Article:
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Where's my G-Spot?

Where's my G-Spot?

Whether the G-Spot exists or not has long been debated, but the fact is that every woman has one. Knowing where it is and how to stimulate the G-Spot is another matter and it's also important to highlight that not every woman can, or does, orgasm from having it teased.

For those wanting to try and launch an exploration into G-Spot pleasure, this quick, 'where's my G-Spot' guide gives you the low down on what it is, where to find it and some suggestions on what to use for a truly thigh-quivering experience.

What is the G-Spot?

The G-Spot area was first discovered in the 1940s and was named after the the German gynaecologist, Ernst Gräfenberg, which is where the 'G' comes from.

Quite what the G-Spot is depends on what literature you're reading: some describe it as an internal extension of the clitoris, which a 2009 study appears to support. Others describe it as a spongy area full of erectile tissue (like that found in the penis) and protects the urethra channel during friction, like that caused when engaging in penetrative sex. This becomes enlarged and, for some women, feels pleasurable when aroused and then stimulated.

Whichever way you look at it, there's no doubt that this area of anatomy exists.

So, where's my G-Spot?

Found on the front wall of the vagina (so, the same side as your belly-button), the spongy G-Spot area is located about 1-2 inches inside. Insert your middle, or middle and index finger up to the second knuckle and then curl them forward slightly, as if making a small come-hither gesture. It doesn't need to be a hard, or forceful action as this may feel uncomfortable. Around this area, you should feel a slightly rougher spot. Every woman is gloriously different, so if you don't feel it at first, try going a little deeper, or move back towards the vaginal opening.

What to use to help find it

When embarking on an exploration to find the G-Spot, we can't recommend getting a good quality lubricant highly enough like a thick water-based ID Glide Water-Based Lubricant, or silicone lube such as System JO Premium Silicone Lubricant will work perfectly well. Having slicked fingers will allow more glide, less friction and make it easier to feel around inside so you can identify the slightly rougher texture of the G-Spot.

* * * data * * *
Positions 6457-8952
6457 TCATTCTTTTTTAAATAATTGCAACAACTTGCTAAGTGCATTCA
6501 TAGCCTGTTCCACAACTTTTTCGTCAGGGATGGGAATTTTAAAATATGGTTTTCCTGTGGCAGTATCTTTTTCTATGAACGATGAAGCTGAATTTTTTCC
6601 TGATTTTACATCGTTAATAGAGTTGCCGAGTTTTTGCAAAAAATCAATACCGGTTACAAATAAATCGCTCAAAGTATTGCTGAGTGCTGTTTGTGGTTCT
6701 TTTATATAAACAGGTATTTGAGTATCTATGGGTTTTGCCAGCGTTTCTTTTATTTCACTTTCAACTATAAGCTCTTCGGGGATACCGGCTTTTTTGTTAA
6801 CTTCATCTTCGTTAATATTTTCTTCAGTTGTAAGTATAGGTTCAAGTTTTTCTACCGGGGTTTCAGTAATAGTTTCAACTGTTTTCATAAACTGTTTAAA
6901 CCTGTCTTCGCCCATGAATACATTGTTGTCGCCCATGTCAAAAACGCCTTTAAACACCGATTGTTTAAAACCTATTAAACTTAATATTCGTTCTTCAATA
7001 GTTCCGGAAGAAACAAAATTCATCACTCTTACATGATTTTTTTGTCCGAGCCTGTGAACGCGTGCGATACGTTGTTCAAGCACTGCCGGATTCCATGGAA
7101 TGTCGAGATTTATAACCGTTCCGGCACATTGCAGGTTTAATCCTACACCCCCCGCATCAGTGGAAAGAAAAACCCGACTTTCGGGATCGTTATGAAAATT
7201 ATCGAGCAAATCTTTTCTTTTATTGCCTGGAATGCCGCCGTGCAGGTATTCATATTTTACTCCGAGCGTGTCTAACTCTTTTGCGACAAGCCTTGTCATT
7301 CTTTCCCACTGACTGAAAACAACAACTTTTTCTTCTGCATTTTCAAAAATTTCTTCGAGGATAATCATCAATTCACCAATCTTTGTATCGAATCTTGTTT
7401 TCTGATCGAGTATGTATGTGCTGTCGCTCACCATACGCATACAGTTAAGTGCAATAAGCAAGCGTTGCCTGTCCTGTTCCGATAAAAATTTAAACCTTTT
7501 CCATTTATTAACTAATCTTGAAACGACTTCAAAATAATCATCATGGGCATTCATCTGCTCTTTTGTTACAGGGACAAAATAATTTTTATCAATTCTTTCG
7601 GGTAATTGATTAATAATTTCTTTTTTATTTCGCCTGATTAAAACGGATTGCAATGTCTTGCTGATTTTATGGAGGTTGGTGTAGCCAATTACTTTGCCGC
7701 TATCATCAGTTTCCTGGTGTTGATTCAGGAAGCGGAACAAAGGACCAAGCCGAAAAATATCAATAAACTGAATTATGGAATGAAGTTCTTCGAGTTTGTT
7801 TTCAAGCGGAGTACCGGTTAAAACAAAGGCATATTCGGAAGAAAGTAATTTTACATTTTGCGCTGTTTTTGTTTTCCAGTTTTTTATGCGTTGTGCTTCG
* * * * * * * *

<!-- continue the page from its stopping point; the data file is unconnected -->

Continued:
Locating the G-Spot using your own fingers can be tricky as you have to curl your hand in a slightly awkward way. This is why some women prefer to get a partner to help them, or use one of the many G-Spot sex toys that are available.

Sex toys, both vibrating and non-vibrating dildos, that are designed for G-Spot stimulation can generally be identified because they'll have a curve upwards at the tip. The curve might be quite subtle, like the Fun Factory Mr. Boss (£54.99), have a large, smooth head like the Lelo Ella G-Spot (£45), or have a very obvious curve such as the Je Joue G-Kii G-spot (£74.99). Again, it's best to use a lubricant with these, but stick to water-based as they're generally more toy friendly.

If you're only just beginning to explore where the G-Spot is (which is probably why you're reading this guide), then opt for a G-Spot toy that has a wider, bulbous head, like the Gigi. The G-Spot is a small area and so using something a little bit bigger means it will make it easier to locate. Also, make sure you're already aroused before G-Spot massage. Whether through clit stimulation, oral sex or nipple play, if you're already turned on this little area will swell and fill with blood. The more excited you get the larger it becomes, making it easier to track down.

Whether you use fingers or a toy, stimulate the G-Spot by gently rubbing or rocking back and forth over the area. As it's connected to the urethra, some women may experience a sensation like they want to go to the toilet. This is completely normal. It is, after all, interconnected. If it becomes uncomfortable, then of course you should stop as sexual pleasure should be just that: pleasurable.

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